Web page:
For uncommon fundraising results, use uncommon sense

With a new charity birthed every 24 seconds (or so it seems), it takes a lot to stand out from the crowd. Case in point: Google the words charity, clean, and water.  Or try AIDS orphans or teen moms or micro-finance, or . . . you choose the search terms. The results are the same. The nonprofit landscape is crowded everywhere you look these days.

So how do you distinguish your precious organization from similar causes?  Conventional wisdom points in the direction of factors such as visionary leadership, a well-crafted business plan, or a mastery of social media.

But as reported in the Spring 2012 MIT Sloan Management Review, the distinctive edge belongs to organizations with “uncommon sense.” Leaders in these places know things other leaders don’t – including the secret of uncommon fundraising results.


If you doubt the correlation of assumptions about fundraising and amounts with money raised, consider the following categories of belief and the action each inspires.

1. There are the generally accepted standards for success in fundraising—practices that are so pervasive no one any longer refers to them as “best.” They’re simply the way things are done. These are the common sense practices on which every successful development programs rests.

2. Then there’s the shared foolishness that swirls about in development circles – the false beliefs that get in the way of results. These “old fundraisers’ tales” are the stuff that the Sloan article labels common nonsense. These are the beliefs that dumb down the system.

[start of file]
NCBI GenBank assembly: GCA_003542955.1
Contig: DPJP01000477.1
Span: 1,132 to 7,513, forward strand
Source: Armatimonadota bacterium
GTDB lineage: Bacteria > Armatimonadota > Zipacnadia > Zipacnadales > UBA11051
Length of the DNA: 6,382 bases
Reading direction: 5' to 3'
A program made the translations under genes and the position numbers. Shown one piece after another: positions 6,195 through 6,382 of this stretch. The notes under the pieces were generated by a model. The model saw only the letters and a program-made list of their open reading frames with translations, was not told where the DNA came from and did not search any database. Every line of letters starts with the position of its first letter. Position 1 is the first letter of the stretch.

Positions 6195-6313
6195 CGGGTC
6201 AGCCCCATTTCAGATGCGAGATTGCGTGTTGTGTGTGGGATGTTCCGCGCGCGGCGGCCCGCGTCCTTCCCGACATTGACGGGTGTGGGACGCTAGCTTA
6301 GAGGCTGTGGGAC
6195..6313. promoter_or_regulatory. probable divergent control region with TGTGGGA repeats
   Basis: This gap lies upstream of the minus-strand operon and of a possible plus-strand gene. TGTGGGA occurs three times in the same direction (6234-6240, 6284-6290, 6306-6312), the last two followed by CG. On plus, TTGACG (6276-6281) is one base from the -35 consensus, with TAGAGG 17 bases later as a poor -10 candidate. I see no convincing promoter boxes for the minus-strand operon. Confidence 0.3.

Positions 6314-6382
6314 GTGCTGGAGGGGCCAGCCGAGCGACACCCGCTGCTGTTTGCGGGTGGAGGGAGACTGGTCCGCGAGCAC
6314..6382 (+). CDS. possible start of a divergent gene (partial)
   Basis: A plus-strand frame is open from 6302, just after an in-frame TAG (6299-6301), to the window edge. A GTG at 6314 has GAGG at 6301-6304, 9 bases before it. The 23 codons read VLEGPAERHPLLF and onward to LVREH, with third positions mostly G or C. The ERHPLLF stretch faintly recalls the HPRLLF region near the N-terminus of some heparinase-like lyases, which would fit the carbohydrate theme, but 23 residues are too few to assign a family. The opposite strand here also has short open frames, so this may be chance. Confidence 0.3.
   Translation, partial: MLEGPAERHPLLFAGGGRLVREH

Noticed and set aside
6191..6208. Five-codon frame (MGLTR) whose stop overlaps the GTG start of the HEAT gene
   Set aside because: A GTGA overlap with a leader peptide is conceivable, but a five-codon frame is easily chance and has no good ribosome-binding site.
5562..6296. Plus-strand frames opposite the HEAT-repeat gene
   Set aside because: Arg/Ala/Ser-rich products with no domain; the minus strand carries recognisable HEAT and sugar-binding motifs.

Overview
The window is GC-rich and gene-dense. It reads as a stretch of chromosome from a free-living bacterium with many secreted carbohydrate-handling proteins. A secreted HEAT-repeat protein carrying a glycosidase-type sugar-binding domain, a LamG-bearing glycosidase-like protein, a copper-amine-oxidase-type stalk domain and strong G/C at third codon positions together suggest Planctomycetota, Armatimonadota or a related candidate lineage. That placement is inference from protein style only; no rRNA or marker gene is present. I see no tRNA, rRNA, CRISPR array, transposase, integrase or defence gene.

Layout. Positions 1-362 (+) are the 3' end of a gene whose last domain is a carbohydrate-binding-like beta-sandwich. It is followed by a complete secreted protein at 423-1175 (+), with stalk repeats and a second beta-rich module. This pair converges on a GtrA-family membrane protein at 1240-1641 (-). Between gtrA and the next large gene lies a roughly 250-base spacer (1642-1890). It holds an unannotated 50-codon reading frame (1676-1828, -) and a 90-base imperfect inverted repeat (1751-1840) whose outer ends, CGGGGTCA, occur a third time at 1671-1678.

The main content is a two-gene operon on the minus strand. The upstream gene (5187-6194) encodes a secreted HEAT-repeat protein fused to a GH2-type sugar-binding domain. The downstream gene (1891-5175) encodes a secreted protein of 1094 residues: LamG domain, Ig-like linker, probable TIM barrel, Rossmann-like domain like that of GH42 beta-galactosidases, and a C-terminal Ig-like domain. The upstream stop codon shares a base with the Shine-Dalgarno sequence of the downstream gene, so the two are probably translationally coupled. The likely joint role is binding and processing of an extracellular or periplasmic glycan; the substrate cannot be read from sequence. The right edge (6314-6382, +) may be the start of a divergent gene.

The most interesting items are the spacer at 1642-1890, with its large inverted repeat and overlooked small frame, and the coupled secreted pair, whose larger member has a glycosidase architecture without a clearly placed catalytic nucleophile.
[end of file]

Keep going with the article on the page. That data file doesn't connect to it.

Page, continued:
3. Even more detrimental to an organization’s development efforts are the myths and misinformation that organizational leaders repeat to themselves about their own fundraising program. These distinctive beliefs comprise the uncommon nonsense of a particular nonprofit — the self-defeating beliefs that limit an organization’s fundraising potential.

4. Finally, there’s the uncommon sense that many seek, but few find – the category of beliefs that distinguishes stellar fundraisers from the merely good.  Uncommon sense is (paraphrasing the Sloan article) grounded in theories that ring truer with donors and prospective donors than those employed by other similar nonprofits.

Common sense beliefs will keep your organization alive to serve another day.  But if it’s uncommon results you’re after, you’ve got to dig deeper and think differently. You’ve got to trust your uncommon sense.

What's your take on this topic?

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